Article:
In this climate of uncertainty, you might be seeking guidance in relation to the effects of this crisis on any retail lease agreements on foot. There has been some news that the states and territories may amend certain provisions of the Retail Leases Act (as they are enacted in the various states and territories) and a further update on this is due within the next day or so.
Here is guidance on navigating these issues. Of course we are only a call away should you require tailored advice.
Consider alternative commercial agreements
Arriving at a commercial arrangement with an existing tenant might be more cost-effective during this crisis than looking for new tenants, which is an expensive, time-consuming and risky process in this environment. These commercial agreements may include:
• temporary rent reductions;
• temporary rent relief;
• temporary reduction of a bank guarantee to free up funds;
• the grant of a temporary rent holiday, where the value of the waived rent will be added to resumed payments over the balance of the term once business returns to its ordinary course;
• engaging key stakeholders such as the landlord’s bank to make arrangements in respect of any mortgages.
If you determine that one of the above measures is appropriate, we recommend that you document it accordingly – taking into account any provisions relating to variation of terms of the lease and any applicable requirements of the Retail Leases Act. This will mitigate the risk of disputes occurring at a later date.
Be careful with bank guarantees/security deposits – security.
It is common for tenants to provide a bank guarantee or security deposit under a lease, and the circumstances which a landlord may call on this security is defined by the terms of the lease. Calling on a bank guarantee or a security deposit will often occur where a tenant has been served with a notice of default and has failed to remedy that default within a reasonable time. However, sometimes, the lease does not require a notice of default.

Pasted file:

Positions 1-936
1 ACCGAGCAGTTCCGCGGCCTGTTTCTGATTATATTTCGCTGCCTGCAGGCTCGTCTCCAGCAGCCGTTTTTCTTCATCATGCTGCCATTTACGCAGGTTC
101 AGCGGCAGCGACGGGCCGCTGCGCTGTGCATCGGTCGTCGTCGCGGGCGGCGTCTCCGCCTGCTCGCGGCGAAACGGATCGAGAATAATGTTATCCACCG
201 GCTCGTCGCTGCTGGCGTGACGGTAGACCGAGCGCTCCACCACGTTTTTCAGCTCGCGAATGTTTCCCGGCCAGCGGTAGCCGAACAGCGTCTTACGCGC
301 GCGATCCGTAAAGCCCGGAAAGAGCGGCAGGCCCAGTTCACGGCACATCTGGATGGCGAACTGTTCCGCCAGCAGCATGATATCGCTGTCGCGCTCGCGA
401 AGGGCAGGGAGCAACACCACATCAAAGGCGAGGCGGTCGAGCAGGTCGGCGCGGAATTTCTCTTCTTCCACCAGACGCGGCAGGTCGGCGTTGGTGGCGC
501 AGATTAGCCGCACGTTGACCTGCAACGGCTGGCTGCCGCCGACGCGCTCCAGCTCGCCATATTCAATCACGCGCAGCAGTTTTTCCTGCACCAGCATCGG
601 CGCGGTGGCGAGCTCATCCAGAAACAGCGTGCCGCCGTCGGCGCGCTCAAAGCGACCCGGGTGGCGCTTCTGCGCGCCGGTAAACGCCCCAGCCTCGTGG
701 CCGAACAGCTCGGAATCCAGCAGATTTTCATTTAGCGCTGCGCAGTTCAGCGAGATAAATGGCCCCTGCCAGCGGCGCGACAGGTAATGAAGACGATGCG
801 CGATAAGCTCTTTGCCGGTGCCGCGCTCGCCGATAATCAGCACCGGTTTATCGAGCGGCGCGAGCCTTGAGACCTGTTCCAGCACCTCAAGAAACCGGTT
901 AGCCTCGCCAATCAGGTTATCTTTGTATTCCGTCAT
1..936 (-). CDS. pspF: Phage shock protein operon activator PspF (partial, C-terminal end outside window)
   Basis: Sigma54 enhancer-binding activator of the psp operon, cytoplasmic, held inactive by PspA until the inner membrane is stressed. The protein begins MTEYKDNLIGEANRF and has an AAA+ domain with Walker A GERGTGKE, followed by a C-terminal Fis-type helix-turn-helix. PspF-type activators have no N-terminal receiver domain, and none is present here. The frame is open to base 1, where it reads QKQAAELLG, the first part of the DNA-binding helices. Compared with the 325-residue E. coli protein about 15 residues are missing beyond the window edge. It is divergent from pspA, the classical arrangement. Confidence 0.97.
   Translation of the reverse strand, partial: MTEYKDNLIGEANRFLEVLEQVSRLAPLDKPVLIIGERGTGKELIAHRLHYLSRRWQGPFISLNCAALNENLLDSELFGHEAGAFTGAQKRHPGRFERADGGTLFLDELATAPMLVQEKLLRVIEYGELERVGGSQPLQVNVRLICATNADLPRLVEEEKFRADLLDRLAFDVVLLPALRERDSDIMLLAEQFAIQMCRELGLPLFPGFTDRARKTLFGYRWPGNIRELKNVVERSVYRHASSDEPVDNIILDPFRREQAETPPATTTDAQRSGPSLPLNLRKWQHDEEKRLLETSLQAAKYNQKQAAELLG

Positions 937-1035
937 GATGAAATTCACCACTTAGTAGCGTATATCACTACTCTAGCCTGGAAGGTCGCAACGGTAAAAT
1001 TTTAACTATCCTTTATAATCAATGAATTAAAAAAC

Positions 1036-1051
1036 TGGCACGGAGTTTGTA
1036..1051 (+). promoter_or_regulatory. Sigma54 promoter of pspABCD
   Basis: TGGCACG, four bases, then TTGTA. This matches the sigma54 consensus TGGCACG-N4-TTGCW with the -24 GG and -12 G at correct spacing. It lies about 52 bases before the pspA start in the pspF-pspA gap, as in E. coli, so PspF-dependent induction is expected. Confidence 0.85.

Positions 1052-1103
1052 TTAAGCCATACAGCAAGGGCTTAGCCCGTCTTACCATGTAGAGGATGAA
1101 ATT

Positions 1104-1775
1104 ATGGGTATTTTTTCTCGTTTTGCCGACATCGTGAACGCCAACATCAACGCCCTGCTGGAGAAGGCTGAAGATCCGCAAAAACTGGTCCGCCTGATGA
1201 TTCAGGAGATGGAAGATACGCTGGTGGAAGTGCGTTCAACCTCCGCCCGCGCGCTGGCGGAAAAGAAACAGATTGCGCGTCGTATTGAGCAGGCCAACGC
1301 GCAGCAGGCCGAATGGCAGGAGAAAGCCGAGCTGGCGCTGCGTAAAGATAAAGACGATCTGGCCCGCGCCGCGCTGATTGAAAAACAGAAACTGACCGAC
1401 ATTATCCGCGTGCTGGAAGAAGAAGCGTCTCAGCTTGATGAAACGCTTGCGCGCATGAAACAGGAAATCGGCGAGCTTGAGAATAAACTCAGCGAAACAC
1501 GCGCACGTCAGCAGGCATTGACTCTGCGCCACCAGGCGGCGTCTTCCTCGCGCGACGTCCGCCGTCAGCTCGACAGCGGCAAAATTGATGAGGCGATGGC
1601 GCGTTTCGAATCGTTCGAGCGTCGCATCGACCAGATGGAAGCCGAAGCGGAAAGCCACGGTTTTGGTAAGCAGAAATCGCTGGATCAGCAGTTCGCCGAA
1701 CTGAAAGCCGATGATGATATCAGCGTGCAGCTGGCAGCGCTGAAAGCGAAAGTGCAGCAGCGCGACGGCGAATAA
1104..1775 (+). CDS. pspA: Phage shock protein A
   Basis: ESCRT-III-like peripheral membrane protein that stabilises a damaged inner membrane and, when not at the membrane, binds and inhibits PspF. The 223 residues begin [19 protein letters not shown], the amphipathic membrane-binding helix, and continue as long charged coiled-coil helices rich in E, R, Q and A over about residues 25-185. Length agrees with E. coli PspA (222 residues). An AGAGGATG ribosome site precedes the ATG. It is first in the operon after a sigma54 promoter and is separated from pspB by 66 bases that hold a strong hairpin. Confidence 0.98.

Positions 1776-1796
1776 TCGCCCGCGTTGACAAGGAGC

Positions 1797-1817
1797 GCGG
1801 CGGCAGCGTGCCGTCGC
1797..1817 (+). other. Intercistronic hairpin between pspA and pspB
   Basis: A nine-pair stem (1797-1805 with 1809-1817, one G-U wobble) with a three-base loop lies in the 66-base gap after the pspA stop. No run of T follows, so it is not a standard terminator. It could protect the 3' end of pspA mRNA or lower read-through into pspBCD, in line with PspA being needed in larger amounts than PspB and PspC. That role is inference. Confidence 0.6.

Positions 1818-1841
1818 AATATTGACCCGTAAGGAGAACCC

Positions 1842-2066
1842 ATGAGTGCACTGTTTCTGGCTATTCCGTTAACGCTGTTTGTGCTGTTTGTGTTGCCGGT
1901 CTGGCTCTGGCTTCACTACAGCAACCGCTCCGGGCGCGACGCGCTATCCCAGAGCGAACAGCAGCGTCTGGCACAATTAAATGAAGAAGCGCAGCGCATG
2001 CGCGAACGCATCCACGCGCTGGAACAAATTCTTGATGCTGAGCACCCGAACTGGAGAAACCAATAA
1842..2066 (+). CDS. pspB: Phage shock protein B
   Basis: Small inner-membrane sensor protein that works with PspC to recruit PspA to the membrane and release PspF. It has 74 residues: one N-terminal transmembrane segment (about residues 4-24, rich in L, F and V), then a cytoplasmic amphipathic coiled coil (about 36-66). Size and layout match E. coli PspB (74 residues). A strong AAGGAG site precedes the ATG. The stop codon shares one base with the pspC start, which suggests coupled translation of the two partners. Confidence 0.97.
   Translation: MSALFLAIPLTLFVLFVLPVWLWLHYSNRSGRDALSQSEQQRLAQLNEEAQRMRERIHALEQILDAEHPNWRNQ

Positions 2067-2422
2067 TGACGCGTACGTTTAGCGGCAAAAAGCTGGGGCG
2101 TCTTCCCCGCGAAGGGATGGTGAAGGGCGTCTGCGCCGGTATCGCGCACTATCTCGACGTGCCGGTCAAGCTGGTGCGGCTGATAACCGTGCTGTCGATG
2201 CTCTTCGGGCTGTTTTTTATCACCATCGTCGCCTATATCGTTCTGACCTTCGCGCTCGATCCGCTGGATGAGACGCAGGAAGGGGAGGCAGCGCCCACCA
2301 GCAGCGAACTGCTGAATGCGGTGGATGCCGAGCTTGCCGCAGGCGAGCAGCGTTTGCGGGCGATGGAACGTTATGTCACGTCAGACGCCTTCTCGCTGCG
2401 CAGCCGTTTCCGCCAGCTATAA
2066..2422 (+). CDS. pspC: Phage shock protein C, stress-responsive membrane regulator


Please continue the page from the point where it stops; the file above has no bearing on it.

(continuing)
A landlord should think carefully before calling on security, and first consider other avenues available to address the issues. Further, consideration will need to be given to the tenant’s financial position as calling on security or a guarantee in circumstances where a tenant is trading insolvent may cause issues for the landlord if the tenant is placed in voluntary administration or liquidation down the track.
Keeping the communication alive
Landlords with an eye to these issues and the future are probably best to reach out to their tenants and maintain communication during the COVID-19 crisis. This includes landlords making appropriate continuing enquiries to understand their tenant’s financial position as it is in their best interest to do so.
We are here to help – and are with you for the journey
It is critical that commercial leasing agents and landlords are aware of their rights and obligations to tenants. This begins with identifying the scope of them under leases agreements, and if you would like further clarity, we can offer fast and tailored advice for a fixed price.
Businesses that build a bridge to success the other side of this crisis will be the ones who recognise and address these issues proactively and soon.
Don’t hesitate to give us a call if we can help.